Latin America is currently suffering from a historic-scale dengue epidemic. Even countries that are hardly affected otherwise show a massive increase in infected people. But resources and measures go above all in the fight against the previously hardly widespread corona virus.
According to the Pan-American Health Organization (OPS), 1.4 million Latin Americans have been infected with the dengue virus in the last 13 months alone. The number of deaths confirmed so far is over 1,500. However, doctors assume a significantly higher number of unreported cases.
In comparison, the numbers of the spread of the corona virus as of March 16: The over 1,500 deaths from the dengue virus have so far been offset by two corona deaths (both in Argentina) in Latin America. The ratio is even more striking when it comes to the number of people infected: 3.2 million to 210.
The number of people infected and the number of deaths caused by the dengue virus is significantly higher than in the case of the corona virus. In the first two months of the year alone, 125,000 newly infected people were registered. If a dengue infection is left untreated, the mortality rate is up to 20 percent. For the first time, all countries in Latin America are affected by this virus without exception.
Paraguay in particular, but also Panama, Bolivia, Uruguay and Argentina, have seen an alarming increase in new infections in recent weeks. However, the countries with the highest infection rates per inhabitant are in Central America. According to the OPS, there are approximately 2,271 cases per 100,000 inhabitants in Nicaragua, 1,021 in Belize, 995 in Honduras and 375 in El Salvador.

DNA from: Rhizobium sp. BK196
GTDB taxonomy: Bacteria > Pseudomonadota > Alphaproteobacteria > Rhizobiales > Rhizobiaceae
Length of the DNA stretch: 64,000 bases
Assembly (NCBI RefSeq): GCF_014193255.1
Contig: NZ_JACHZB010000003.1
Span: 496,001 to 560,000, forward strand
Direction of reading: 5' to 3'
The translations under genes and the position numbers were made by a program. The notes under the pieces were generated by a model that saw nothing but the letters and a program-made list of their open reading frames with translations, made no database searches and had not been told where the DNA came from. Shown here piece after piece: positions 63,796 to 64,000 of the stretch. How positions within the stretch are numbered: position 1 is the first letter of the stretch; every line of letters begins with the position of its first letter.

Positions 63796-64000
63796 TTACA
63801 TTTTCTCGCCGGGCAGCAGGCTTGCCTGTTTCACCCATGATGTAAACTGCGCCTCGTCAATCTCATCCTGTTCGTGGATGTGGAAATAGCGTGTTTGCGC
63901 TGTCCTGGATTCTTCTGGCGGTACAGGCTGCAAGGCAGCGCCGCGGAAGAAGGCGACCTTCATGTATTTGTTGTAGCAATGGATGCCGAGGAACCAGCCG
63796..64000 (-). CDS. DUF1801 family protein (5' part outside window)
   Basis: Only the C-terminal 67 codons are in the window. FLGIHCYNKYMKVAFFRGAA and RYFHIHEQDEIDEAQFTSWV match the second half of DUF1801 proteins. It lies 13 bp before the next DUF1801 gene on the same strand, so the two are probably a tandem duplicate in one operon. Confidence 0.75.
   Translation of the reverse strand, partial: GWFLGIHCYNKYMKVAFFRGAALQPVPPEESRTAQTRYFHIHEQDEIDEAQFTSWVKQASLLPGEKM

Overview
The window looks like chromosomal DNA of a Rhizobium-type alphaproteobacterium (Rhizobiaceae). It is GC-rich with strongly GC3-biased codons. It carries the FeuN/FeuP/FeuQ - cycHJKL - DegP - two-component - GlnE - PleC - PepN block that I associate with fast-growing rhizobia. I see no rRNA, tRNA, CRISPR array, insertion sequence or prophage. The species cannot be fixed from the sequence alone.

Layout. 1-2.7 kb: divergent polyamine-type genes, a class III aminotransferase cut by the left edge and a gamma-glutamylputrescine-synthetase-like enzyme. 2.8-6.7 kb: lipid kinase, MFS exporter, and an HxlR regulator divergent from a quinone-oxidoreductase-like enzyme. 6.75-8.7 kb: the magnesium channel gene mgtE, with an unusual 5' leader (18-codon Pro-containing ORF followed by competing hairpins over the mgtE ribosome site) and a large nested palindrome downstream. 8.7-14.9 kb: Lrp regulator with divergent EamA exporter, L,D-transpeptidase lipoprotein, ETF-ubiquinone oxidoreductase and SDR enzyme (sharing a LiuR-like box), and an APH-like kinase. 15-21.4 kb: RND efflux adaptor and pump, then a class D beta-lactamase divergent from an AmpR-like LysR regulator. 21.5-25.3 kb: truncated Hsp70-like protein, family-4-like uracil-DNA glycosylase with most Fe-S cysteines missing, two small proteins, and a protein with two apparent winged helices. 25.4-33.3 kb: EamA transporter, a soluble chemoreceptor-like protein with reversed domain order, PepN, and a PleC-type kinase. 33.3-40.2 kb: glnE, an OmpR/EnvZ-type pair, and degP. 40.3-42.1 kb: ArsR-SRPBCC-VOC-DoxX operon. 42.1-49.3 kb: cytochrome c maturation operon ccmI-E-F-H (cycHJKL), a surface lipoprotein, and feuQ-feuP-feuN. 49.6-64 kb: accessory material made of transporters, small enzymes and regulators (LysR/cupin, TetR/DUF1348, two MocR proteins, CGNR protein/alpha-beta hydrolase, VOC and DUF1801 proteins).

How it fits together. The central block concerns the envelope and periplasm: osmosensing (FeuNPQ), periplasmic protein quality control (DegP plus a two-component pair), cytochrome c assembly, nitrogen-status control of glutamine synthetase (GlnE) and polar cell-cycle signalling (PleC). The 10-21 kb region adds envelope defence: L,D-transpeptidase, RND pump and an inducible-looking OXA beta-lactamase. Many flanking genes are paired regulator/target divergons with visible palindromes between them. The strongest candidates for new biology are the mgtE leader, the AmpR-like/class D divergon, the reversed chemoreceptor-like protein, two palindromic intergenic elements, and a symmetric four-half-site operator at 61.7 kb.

The worst hit so far has been Paraguay. The health emergency was declared there at the end of February. In the meantime, with a total population of seven million inhabitants, the confirmed infections have risen to over 20,000. According to the specialist portal for Latin America America21, there are even up to 164,000 cases, since a large number of those affected show corresponding symptoms, but it has not yet been possible to test them due to the lack of medical infrastructure. 47 dengue deaths from Paraguay were reported this year alone.
According to the Ministry of Health in Honduras, 77.8 percent of dengue deaths are children under the age of 15. So far, there have been more than 9,500 confirmed infections in the Central American country.
The country with the most dengue in Latin America is Brazil with over 2.2 million infected. However, this must be compared to the country’s above-average population size.
However, despite these blatant numbers of infected and fatalities in the wake of the historically unique dengue epidemic, almost all resources and measures in the countries concerned are currently aimed at preventing the spread of the corona virus, which has so far hardly been present in Latin America. Given the limited resources, this is demonstrably at the expense of containing the dengue epidemic.